Additionally, young people are becoming more and more comfortable working with more distraction. And yes, young people, whether we like it or not, are the future. Multitasking is becoming the norm. With more employees working out of the office, the need for closed-door offices seems to be no longer.  Instead, creating dedicated and revolving desks for people will allow businesses to house employees who need to work out of the office, while also providing for those who do not.

The Shared/Dedicated Desk

Technology has quickly evolved how we work. Today, a lot of office work can be done on personal devices such as, laptops, tablets, and phones. If you want to share the work with others, all you need is a screen with WiFi/bluetooth connection. The advancement of technology has made the need for an office or a desk less necessary. Your office becomes wherever you are. Well, as long as you have a phone or tablet or laptop with you. Therefore, offices can set up shared and dedicated desks for employees who are working out of their office to set up at. They can also ensure a good social distance from someone else. Shared desks are easier for cleaning crews to clean.

All you need to provide is an outlet, so your employees can stay fully charged, wherever they are sitting.

The Common Area Redesign

As we mentioned in 8 Ways To Help Protect Your Office Space From Coronavirus, offices need to rethink how we design common areas, including our kitchens and pantries. Furnishing and surfaces need to be easily cleaned and disinfected. This includes limited wires. Kitchens and pantries need to incorporate innovation like refrigerator and dishwashing drawers. Companies also need to limit the number of surface space employees need to touch. This includes installing motion sensors on lights, limiting doors so they can swing both ways by just leaning into them with a shoulder or pushing with your foot, and encouraging employees to use stairs if applicable.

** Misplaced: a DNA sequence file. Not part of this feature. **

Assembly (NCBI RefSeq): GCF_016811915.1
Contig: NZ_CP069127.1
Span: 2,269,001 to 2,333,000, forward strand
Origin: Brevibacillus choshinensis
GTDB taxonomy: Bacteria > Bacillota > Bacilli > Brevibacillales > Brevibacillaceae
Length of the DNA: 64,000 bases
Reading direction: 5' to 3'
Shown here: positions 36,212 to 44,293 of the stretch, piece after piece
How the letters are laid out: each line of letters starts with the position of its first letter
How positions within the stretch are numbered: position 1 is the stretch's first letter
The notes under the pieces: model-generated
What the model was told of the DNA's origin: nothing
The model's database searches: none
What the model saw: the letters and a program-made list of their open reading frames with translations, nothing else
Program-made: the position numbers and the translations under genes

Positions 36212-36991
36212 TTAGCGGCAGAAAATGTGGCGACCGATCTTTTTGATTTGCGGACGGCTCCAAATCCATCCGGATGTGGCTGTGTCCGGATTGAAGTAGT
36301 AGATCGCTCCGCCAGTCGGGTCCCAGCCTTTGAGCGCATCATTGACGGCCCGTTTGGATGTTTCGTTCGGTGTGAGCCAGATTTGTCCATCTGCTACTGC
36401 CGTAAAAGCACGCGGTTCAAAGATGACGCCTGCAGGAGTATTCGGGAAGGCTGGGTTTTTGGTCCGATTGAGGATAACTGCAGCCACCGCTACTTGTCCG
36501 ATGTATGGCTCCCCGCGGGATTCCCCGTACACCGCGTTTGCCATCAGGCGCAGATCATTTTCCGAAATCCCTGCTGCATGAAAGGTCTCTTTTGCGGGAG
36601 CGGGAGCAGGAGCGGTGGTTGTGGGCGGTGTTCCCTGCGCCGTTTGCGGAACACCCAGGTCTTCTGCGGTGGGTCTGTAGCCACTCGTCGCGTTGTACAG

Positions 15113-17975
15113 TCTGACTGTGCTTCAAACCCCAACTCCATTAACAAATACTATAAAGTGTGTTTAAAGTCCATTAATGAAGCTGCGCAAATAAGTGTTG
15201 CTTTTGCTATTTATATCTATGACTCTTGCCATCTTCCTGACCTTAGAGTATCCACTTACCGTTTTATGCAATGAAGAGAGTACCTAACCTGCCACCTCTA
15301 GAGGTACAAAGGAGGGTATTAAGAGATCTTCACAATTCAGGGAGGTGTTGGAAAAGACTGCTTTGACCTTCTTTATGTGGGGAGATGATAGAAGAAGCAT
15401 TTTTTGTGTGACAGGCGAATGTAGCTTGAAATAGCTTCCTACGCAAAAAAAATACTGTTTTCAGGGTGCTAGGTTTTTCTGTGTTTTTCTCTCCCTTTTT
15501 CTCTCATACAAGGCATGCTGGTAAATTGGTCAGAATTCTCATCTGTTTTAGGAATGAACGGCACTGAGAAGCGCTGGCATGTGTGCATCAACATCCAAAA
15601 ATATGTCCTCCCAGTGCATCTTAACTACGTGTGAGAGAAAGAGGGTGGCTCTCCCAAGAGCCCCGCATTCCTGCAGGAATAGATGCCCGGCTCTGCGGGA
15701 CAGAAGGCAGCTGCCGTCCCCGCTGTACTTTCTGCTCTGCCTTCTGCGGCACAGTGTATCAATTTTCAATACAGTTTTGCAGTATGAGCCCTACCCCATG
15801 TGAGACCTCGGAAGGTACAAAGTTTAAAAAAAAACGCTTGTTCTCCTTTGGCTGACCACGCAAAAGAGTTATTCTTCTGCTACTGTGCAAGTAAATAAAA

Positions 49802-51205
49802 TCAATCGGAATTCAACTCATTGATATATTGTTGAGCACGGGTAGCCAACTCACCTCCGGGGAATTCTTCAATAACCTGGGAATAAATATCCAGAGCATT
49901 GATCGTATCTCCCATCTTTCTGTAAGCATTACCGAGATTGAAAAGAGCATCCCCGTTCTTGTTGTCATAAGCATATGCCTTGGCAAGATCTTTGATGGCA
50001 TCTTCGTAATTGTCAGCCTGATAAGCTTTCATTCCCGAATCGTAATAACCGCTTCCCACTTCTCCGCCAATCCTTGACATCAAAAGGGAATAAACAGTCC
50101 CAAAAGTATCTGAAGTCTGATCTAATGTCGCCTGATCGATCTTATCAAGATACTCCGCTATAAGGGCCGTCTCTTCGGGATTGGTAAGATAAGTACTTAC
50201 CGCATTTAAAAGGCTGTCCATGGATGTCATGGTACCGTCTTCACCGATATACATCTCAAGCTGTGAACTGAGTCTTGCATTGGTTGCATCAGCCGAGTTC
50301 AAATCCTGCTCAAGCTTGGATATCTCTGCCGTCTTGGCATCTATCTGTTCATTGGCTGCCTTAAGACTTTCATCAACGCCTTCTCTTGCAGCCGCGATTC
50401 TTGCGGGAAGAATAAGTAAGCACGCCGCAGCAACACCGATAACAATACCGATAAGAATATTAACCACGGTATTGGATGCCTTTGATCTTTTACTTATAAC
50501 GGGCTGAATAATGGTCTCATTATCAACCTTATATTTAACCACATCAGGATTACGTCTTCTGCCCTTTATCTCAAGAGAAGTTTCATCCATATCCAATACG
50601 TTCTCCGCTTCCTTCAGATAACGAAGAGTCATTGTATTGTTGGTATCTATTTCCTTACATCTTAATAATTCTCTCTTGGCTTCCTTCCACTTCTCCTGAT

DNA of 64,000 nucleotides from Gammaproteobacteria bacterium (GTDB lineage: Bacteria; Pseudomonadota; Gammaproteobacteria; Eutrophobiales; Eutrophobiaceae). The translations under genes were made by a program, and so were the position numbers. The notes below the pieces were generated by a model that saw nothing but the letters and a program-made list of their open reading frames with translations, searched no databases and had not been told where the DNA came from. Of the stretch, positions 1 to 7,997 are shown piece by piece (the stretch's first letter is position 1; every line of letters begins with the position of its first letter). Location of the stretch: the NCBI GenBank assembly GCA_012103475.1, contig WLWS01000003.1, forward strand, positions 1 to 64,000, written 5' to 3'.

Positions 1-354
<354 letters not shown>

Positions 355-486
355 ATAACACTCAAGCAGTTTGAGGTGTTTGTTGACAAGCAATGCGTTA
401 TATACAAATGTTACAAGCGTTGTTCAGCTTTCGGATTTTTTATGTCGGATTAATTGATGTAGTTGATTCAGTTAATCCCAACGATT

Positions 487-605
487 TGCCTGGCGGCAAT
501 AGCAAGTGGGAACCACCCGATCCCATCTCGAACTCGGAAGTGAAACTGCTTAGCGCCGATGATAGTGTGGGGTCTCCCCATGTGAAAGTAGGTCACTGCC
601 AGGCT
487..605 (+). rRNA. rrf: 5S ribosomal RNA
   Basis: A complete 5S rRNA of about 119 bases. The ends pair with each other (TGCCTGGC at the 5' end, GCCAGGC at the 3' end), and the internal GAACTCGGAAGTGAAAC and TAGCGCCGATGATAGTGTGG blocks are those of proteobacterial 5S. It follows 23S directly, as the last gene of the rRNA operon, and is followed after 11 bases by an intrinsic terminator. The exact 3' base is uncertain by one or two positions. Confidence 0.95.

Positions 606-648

Location, Location, Location

Location will always be essential. Being close to public transportation can dramatically decrease employees’ commute. Long commutes correlate with increased stress, psychosomatic disorders, and sleep deprivation and can lead to low productivity at work. Office spaces closer to public transportation hubs can be more expensive. Still, the area itself can be redesigned to accomplish your long-term business needs and plans for flexible work for some of your employees. In other words, you might not be able to afford as much space near a transportation hub, but you may not need as much space as you thought, if you are transitioning to a flexible work atmosphere.

Embrace The Unconventional

Who says you cannot move your office into a storefront, a former restaurant, or a movie theater? The way we work is changing, and unconventional office spaces can help brand your company, encourage employees to think outside the box, and present new profitable opportunities. As employees become more and more comfortable with flexible work, they will become more comfortable, and perhaps may prefer unconventional workspaces.

We currently are living in challenging and unprecedented times. However, now is a good time to think about how we can address the challenges we are currently facing in the future. Together we will build the solutions for tomorrow.